The type of treatment will depend on the cause (blockage or bleeding) and location of the stroke.

For strokes caused by blockages, the priority is to restore blood circulation. This is achieved with thrombolytic medications that dissolve clots, catheterization procedures that remove clotting, or both. Both of these treatments are time sensitive.

For strokes caused by bleeding, bringing blood pressure down is often the priority. This will reduce the amount of bleeding and encourage clotting to seal any damaged blood vessels. Medications can also be given. And surgery to relieve pressure on the brain may be needed.

Over the longer term, it’s likely that stroke treatment will include rehabilitation.

The person may need to relearn or strengthen their physical and communication abilities. Rehabilitation focuses on reestablishing the person’s ability to take care of themselves, do the activities of daily life, communicate, and function psychologically.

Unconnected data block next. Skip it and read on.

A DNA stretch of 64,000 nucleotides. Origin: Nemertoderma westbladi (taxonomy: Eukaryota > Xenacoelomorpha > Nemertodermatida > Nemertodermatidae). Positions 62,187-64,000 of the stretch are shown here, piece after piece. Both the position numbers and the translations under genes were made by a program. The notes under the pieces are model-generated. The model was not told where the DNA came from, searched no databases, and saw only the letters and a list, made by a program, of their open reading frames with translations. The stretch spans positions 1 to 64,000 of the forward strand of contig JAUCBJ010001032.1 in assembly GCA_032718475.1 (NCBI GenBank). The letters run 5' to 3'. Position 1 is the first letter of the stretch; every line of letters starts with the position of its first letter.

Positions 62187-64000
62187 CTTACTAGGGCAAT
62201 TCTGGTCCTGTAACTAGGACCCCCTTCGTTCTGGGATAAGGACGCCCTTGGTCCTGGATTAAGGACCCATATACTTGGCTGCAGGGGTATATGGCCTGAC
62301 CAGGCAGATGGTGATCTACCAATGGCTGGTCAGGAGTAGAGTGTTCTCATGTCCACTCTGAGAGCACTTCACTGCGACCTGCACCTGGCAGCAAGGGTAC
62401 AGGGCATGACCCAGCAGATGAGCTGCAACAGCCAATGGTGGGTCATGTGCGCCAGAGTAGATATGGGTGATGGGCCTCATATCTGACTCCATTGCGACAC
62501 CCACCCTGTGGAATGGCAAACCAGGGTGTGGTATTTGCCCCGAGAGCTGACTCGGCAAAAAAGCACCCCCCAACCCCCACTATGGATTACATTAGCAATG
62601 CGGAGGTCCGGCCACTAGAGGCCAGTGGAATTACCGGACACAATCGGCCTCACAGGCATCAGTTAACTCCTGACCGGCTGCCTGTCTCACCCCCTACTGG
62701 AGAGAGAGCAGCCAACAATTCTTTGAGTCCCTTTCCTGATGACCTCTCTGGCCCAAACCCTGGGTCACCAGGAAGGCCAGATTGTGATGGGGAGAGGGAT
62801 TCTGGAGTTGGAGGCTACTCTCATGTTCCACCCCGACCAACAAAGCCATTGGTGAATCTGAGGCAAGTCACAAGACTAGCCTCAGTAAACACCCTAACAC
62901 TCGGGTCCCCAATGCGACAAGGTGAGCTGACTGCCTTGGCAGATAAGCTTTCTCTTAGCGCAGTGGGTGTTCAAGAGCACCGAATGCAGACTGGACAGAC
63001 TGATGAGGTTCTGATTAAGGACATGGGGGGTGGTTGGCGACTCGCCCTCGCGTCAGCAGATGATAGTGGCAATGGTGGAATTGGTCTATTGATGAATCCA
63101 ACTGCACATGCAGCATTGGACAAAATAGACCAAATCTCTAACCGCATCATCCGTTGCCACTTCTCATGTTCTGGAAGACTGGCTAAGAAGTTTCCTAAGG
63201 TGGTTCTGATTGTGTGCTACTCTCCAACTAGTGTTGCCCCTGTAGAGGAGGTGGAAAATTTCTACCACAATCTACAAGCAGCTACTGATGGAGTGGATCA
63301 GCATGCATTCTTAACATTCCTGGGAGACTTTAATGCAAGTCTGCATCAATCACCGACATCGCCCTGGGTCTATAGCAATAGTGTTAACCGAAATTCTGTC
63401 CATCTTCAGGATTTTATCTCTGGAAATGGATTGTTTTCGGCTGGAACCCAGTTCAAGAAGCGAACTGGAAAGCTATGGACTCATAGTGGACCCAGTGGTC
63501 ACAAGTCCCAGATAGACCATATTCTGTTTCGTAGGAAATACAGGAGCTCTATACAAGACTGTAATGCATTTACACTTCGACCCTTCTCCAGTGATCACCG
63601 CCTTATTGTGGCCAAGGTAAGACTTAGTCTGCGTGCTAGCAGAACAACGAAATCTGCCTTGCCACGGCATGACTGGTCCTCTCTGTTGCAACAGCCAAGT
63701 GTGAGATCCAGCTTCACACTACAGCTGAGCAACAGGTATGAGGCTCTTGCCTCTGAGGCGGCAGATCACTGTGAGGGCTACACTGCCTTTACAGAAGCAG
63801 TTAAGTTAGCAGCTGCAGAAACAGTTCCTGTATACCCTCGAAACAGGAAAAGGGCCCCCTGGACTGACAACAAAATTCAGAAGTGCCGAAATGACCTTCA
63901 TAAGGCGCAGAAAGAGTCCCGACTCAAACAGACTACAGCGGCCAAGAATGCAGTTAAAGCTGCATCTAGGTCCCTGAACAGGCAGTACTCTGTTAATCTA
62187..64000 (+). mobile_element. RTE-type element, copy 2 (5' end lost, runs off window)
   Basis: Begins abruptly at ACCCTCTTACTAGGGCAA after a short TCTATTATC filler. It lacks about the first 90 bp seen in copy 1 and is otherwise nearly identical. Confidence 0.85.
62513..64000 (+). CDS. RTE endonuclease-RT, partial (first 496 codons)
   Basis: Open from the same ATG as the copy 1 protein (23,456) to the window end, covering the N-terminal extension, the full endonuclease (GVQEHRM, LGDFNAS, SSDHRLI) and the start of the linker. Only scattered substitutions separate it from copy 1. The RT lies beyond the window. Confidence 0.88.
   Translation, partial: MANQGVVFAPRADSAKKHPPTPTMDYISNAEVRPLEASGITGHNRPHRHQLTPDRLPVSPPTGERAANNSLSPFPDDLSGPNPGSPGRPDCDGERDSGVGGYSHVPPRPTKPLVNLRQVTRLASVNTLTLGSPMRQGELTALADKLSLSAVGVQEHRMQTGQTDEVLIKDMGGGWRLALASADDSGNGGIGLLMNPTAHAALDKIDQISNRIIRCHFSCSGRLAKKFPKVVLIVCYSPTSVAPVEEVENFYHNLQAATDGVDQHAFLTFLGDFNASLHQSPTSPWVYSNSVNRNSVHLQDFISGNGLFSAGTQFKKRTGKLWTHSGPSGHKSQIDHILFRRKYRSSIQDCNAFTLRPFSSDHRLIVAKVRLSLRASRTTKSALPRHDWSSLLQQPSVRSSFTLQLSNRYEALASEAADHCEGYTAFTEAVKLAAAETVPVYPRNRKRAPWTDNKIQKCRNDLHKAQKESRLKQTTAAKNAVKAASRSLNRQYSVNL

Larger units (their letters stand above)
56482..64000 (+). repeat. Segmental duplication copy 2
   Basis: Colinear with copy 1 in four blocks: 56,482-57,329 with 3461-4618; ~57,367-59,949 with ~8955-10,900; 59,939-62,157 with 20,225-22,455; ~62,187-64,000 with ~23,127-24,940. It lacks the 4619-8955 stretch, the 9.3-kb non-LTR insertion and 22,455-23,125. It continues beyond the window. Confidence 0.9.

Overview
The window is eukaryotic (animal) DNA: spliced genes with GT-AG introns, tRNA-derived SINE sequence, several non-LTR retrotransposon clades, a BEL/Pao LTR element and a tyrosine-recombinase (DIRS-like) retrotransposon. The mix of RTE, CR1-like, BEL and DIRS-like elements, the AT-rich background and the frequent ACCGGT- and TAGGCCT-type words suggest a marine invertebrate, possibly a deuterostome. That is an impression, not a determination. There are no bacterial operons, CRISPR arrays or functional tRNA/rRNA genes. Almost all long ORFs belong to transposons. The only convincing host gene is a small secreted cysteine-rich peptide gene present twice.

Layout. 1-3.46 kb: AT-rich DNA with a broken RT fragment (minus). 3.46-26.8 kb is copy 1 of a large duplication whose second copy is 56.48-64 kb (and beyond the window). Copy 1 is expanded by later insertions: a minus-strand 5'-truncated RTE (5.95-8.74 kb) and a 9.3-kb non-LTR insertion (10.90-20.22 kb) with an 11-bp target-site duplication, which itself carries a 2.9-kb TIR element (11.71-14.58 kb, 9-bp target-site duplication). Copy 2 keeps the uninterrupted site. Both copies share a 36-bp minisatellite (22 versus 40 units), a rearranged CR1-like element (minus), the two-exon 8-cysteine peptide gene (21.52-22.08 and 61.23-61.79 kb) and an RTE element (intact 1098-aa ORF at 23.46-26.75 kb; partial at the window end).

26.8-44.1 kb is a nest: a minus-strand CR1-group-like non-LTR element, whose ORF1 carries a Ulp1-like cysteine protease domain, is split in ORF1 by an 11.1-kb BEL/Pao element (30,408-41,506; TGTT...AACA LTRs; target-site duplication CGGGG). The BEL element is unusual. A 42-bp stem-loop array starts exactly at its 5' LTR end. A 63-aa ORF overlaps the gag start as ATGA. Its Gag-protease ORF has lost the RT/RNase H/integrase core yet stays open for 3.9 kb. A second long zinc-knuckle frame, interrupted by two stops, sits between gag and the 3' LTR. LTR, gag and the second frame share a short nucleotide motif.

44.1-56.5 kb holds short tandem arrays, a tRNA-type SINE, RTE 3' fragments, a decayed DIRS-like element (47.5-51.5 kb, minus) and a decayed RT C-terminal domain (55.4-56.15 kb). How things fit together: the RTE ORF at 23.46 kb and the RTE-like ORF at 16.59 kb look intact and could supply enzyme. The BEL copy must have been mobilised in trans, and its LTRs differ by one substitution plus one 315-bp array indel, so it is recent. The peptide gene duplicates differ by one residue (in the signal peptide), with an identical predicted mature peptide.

The CDC points out that stroke is a leading cause of death in the United States, and the likelihood of experiencing a stroke can be lowered through actively managing your overall health. This is especially true if you have any of the following conditions:

Because of the treatments and rehabilitation available today, the chances of recovering from a stroke are better than ever. But recovery can remain a long road. It can take months and months to return to functioning fully and independently.

Even though a stroke can be quite serious, there’s hope for a complete recovery when it happens. The key is to pay attention to your symptoms, including vertigo, and get medical attention at the first suspicion of a stroke.